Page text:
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GEORGIA COURT OF APPEALS RECONSIDERS UNINSURED MOTORIST CASE AND RULES THAT PAYMENT OF A HOSPITAL LIEN REDUCES THE AMOUNT OF AVAILABLE LIABILITY COVERAGE

Posted by H. Lee Pruett

On reconsideration, the Georgia Court of Appeals reversed itself in Adams v. State Farm, Case. No. A08A2315 (Ga. Ct. App., April 14, 2009), and ruled that an automobile liability carrier’s payment to satisfy a hospital lien reduces the amount of available coverage so as to increase the amount of uninsured motorist coverage. In its initial decision of February 17, 2009, the Court held that such a payment did not reduce the amount of available liability coverage. (See Levy & Pruett Blog Post dated March 2, 2009.) That initial decision, however, became the minority position of the dissent following the Court’s reconsideration of the case.

In this case, the plaintiff was seriously injured in a car accident. The defendant had $25,000 in liability coverage. Nationwide, the defendant’s insurer, paid a portion of the limits to Grady Hospital to satisfy a hospital lien, and the balance was paid directly to the plaintiff in exchange for a limited release. The plaintiff then sought uninsured motorist coverage from his insurer, State Farm, which provided $100,000 in uninsured motorist coverage. State Farm sought to apply the full amount of the underlying liability coverage of $25,000 as a setoff. The plaintiff argued that State Farm should not be allowed to set off the portion paid to the hospital because payment of the lien reduced the amount of “available” liability coverage.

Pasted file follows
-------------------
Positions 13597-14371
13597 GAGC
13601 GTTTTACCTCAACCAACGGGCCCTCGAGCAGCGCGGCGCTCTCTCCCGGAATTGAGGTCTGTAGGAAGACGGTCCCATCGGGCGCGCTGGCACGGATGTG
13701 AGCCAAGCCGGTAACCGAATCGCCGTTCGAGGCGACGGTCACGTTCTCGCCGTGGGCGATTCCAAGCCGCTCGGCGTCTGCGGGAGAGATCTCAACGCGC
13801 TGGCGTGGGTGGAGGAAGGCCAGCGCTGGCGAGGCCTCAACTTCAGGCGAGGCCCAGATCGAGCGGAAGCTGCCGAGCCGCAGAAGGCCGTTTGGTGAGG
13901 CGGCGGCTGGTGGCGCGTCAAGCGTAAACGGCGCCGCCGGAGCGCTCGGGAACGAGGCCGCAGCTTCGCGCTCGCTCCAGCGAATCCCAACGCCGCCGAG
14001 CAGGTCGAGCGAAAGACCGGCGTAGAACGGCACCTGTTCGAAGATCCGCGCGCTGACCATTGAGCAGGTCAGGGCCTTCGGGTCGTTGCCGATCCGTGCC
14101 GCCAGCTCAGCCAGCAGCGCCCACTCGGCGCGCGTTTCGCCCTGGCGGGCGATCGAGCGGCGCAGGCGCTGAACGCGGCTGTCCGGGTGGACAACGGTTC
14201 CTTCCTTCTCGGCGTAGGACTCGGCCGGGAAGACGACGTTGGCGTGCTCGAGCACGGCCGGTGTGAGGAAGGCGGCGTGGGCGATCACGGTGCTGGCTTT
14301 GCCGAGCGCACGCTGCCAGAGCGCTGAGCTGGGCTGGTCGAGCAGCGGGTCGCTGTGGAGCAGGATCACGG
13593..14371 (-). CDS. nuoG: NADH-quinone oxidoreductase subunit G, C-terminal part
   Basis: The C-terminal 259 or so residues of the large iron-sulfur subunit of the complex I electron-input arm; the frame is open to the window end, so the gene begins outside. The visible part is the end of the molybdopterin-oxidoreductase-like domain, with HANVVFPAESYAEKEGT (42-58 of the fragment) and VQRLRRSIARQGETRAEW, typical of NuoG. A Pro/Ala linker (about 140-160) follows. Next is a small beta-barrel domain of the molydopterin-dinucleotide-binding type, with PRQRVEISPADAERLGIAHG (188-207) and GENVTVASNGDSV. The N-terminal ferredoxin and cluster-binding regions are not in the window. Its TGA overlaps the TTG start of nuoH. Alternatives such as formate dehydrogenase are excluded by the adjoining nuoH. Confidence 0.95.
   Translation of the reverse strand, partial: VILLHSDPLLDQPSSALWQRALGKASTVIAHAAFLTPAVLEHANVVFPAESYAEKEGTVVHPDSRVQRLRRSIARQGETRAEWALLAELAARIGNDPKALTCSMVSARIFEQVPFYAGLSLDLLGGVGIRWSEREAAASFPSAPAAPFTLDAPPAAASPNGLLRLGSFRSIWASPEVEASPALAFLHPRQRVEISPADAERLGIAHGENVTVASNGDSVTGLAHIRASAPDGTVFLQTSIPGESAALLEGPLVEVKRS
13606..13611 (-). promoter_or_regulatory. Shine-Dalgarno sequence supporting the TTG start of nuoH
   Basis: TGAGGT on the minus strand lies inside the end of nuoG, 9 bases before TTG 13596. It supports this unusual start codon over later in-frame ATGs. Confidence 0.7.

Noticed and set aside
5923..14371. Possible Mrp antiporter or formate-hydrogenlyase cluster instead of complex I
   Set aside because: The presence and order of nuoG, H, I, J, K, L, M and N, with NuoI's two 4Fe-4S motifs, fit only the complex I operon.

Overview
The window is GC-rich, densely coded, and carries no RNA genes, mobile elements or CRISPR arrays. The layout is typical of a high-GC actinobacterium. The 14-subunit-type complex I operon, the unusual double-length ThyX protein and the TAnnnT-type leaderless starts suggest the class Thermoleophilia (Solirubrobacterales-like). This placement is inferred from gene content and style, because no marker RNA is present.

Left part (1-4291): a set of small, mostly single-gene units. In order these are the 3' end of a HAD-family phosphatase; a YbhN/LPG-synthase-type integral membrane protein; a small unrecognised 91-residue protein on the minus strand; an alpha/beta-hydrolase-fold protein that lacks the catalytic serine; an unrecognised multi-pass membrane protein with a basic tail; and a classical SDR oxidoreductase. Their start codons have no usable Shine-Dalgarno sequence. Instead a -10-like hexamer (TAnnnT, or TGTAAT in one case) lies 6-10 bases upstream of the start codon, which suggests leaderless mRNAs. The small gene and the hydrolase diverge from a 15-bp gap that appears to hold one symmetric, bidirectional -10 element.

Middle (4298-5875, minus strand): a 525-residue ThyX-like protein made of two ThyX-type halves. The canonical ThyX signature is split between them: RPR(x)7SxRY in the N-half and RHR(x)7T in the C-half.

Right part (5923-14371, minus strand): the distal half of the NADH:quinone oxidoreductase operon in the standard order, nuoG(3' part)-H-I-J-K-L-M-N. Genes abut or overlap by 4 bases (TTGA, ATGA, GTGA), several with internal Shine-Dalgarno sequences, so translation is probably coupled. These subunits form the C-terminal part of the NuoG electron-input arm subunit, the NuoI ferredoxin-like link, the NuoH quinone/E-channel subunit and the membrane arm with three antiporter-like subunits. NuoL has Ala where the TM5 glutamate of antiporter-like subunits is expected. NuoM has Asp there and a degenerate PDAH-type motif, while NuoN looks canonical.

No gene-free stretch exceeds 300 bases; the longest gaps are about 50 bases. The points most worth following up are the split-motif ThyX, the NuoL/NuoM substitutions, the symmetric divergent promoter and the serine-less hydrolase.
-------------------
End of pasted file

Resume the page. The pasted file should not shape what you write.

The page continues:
The plaintiff cited Thurman v. State Farm, 278 Ga. 162 (2004) and Toomer v. Allstate, 292 Ga. App. 60 (2008). In Thurman, the Georgia Supreme Court ruled that when a federal employee had to reimburse federal benefits, that amount reduces the underlying liability coverage and thereby increases the amount of available uninsured motorist coverage. The Court emphasized Georgia’s public policy of complete compensation and that the purpose of the reimbursement provision of the federal benefits policy is to minimize the cost of the federal programs, not to ensure that the injured person has been fully compensated. In Toomer, the Georgia Court of Appeals ruled that mandatory repayment of a federal Medicare lien also reduces the amount of underlying liability coverage.

This time, the Court of Appeals agreed with the plaintiff and remanded the case with the direction that the trial court grant the plaintiff’s motion for summary judgment. The Court examined the language of O.C.G.A. ยง 33-7-11 which defines an “uninsured motor vehicle as one in which the tortfeasor has liability insurance but the ‘available coverages’ are ‘less than the limits of the uninsured motorist coverage.” “Available coverages” is defined as the liability limits, less any reduction “by reason of payment of other claims or otherwise.” The Court held that the liability insurer’s payment of the hospital lien — a lien mandated by Georgia law — was such a payment, and the liability limits were reduced accordingly. The Court found no real distinction between payment of the hospital lien and the payment of federal benefits in Thurman v. State Farm, 278 Ga. 162 (2004) and Toomer v. Allstate, 292 Ga. App. 60 (2008).